Friday dawned with an overnight rain dampening the grounds and lowering the temperature with the passage of a cold front, bringing some windy and cloudy conditions. While the attendance may not have been as strong as in years past, there was no shortage of activity for those who simply bundled up and took advantage of shorter lines in the Fun Dome and throughout the grounds. Experts were ready to go with informative seminars and cars looking for new homes were lined up in the car corral.
The nearby Performance Choice factory and MY Museum were open for self-guided tours and those who wanted to step out of the cool could find plenty to do. The day’s events were capped by the nighttime fundraiser that included a showing of the documentary, The Quest. The 84-minute video presentation highlighted the effort to find the class-winning Corvette from the 1960 Le Mans and restore it to its original look. The actual car, owned by Lance Miller of Carlisle Events, was on display throughout the weekend.
Mother Nature cooperated on Saturday and the evidence was everywhere as hoodies were replaced with Corvette T-shirts and the umbrella fell from prominent display space. Parking spaces were filled rapidly throughout the morning well into the afternoon. Celebrity judges had a far more difficult time coming up with one deserving pick against such a vast number, as hundreds of machines easily qualified for the fun awards.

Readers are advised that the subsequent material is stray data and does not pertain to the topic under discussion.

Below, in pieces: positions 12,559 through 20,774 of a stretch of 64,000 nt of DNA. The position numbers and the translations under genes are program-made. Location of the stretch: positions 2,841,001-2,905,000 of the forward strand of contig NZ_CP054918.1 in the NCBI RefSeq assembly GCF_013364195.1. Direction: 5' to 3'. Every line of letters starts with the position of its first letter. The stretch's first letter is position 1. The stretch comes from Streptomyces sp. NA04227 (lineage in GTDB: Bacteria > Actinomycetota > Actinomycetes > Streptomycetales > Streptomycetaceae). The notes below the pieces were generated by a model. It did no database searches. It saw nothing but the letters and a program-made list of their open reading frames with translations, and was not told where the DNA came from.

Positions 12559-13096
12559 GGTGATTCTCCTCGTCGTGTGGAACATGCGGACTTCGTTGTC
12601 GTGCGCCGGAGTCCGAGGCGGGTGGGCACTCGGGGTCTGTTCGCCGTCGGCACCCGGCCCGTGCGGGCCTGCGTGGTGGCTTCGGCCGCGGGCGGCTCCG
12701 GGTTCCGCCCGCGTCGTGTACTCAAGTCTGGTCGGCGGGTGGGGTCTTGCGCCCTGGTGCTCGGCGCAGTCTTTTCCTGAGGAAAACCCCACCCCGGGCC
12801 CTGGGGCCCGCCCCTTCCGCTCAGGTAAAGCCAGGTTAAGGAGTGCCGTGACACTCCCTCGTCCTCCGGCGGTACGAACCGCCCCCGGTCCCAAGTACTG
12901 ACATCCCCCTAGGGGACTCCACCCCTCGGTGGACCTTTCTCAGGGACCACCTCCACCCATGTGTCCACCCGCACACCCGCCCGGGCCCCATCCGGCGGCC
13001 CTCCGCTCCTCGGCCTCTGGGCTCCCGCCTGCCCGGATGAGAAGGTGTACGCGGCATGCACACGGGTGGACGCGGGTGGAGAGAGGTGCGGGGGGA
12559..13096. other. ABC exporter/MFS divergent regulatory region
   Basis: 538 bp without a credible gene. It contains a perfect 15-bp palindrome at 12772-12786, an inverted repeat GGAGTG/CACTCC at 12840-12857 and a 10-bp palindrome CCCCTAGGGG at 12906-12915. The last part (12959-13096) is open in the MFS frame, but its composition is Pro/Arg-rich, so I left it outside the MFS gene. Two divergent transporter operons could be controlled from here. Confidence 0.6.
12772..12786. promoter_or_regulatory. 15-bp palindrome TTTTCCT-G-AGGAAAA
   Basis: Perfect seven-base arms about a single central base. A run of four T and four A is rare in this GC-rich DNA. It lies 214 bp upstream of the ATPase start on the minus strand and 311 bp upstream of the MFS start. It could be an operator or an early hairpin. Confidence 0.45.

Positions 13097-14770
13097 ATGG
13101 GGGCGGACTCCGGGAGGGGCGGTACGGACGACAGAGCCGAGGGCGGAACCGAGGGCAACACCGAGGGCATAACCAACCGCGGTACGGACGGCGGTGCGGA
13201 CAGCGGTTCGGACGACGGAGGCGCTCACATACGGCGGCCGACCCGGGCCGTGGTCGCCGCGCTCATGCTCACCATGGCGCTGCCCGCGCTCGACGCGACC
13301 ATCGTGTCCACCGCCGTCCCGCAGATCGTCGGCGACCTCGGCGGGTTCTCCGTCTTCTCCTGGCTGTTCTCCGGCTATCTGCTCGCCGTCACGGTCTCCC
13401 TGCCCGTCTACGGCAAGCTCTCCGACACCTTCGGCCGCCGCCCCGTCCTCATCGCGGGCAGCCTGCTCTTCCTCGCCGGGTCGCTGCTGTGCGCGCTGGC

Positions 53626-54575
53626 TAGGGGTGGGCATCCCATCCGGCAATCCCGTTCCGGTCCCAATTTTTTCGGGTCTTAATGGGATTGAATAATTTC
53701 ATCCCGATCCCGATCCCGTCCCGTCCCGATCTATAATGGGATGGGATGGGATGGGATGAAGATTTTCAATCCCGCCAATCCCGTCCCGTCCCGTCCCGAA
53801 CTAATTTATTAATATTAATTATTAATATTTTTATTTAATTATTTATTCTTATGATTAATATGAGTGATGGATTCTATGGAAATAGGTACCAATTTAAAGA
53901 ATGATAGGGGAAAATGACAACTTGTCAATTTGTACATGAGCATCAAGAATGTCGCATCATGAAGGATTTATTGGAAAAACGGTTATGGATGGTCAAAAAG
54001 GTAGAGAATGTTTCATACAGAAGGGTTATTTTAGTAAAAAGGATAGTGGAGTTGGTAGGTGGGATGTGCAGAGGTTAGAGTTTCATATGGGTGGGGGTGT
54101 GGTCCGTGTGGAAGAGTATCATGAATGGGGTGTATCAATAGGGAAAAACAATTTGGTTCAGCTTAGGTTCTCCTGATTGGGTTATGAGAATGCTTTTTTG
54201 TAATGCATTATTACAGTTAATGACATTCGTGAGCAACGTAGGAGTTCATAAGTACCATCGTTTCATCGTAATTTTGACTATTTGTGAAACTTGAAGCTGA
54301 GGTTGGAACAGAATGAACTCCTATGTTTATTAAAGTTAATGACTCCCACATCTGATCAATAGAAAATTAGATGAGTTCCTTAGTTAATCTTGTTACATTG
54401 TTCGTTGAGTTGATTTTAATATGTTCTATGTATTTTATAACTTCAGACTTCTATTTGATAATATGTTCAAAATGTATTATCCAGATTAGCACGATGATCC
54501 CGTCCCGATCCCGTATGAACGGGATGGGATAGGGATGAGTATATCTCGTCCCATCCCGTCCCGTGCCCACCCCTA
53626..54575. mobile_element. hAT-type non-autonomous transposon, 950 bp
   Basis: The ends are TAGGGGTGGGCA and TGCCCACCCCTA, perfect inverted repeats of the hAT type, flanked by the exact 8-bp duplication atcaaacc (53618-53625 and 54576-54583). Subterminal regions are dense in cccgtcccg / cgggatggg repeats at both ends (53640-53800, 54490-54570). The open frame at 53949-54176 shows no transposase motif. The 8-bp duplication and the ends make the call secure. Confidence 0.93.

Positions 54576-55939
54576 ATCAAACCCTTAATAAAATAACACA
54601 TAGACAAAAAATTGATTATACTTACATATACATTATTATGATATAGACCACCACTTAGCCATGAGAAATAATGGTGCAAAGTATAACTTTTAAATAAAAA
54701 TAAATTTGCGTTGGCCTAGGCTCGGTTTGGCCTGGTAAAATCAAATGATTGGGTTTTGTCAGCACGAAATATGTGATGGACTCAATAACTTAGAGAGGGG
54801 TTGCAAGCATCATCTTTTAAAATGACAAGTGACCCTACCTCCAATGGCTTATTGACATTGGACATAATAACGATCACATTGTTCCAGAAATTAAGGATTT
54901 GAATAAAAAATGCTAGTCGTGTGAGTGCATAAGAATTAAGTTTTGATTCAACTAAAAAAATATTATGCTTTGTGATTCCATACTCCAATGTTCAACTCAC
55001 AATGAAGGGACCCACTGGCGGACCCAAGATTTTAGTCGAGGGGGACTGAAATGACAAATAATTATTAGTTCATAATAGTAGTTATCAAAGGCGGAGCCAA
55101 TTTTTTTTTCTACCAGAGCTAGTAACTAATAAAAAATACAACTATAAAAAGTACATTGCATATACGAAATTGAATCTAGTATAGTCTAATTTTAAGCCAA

In the morning, Mike Yager went to the museum to formally dedicate a time capsule that will be buried on the Mid America property. The capsule will be filled with select Corvette memorabilia and collectibles, to be opened at Funfest 2053, celebrating the centennial of the Corvette. Yager tried to convince a few showgoers to climb inside and be a part of history, without success.
When nightfall arrived, few left the grounds, choosing instead to pack out the viewing area near the main stage. Top flight entertainment has become a tradition of Corvette Funfest and this year was no exception. While perhaps the name is not as recognizable as some of the past acts, the World Classic Rockers gave those in attendance a reminder that everyone was there to party. Composed of former members of Boston, Journey, Steppenwolf, Santana and Lynyrd Skynyrd, this band played familiar tunes with vigor. It was a concert experience like you would expect in a football stadium.
The Sunday activity was a little more subdued as many chose to use the day as a means of getting back to where they had come from. For those who chose to attend, it was business and fun as expected. The unfortunate side of it was that it all had to come to an end … for now.
Next year will be the 40th anniversary of Mid America Motorworks and the 20th anniversary of Funfest. You know the wheels are turning to have the biggest blowout yet. Some Corvette owners already have their guitar pins, indicating they are registered for 2013. The event is planned for September 19-22.